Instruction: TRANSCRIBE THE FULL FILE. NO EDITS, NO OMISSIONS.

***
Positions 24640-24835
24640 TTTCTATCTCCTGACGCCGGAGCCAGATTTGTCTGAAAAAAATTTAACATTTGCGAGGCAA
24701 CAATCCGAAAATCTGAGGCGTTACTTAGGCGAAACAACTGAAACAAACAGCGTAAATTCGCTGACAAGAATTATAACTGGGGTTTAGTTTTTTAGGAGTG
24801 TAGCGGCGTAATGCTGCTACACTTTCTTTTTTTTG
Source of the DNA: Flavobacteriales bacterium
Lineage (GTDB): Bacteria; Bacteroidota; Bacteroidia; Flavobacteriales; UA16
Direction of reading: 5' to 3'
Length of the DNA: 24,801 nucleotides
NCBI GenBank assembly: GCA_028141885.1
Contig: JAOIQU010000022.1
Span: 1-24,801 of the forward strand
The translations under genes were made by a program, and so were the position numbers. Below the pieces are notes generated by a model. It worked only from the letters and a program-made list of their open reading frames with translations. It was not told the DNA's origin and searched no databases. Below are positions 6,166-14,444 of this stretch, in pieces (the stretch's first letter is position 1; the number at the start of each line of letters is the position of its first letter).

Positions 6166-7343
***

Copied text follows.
Positions 24640-24835
24640 TTTCTATCTCCTGACGCCGGAGCCAGATTTGTCTGAAAAAAATTTAACATTTGCGAGGCAA
24701 CAATCCGAAAATCTGAGGCGTTACTTAGGCGAAACAACTGAAACAAACAGCGTAAATTCGCTGACAAGAATTATAACTGGGGTTTAGTTTTTTAGGAGTG
24801 TAGCGGCGTAATGCTGCTACACTTTCTTTTTTTTG
Source of the DNA: Flavobacteriales bacterium
Lineage (GTDB): Bacteria; Bacteroidota; Bacteroidia; Flavobacteriales; UA16
Direction of reading: 5' to 3'
Length of the DNA: 24,801 nucleotides
NCBI GenBank assembly: GCA_028141885.1
Contig: JAOIQU010000022.1
Span: 1-24,801 of the forward strand
The translations under genes were made by a program, and so were the position numbers. Below the pieces are notes generated by a model. It worked only from the letters and a program-made list of their open reading frames with translations. It was not told the DNA's origin and searched no databases. Below are positions 6,166-14,444 of this stretch, in pieces (the stretch's first letter is position 1; the number at the start of each line of letters is the position of its first letter).

Positions 6166-7343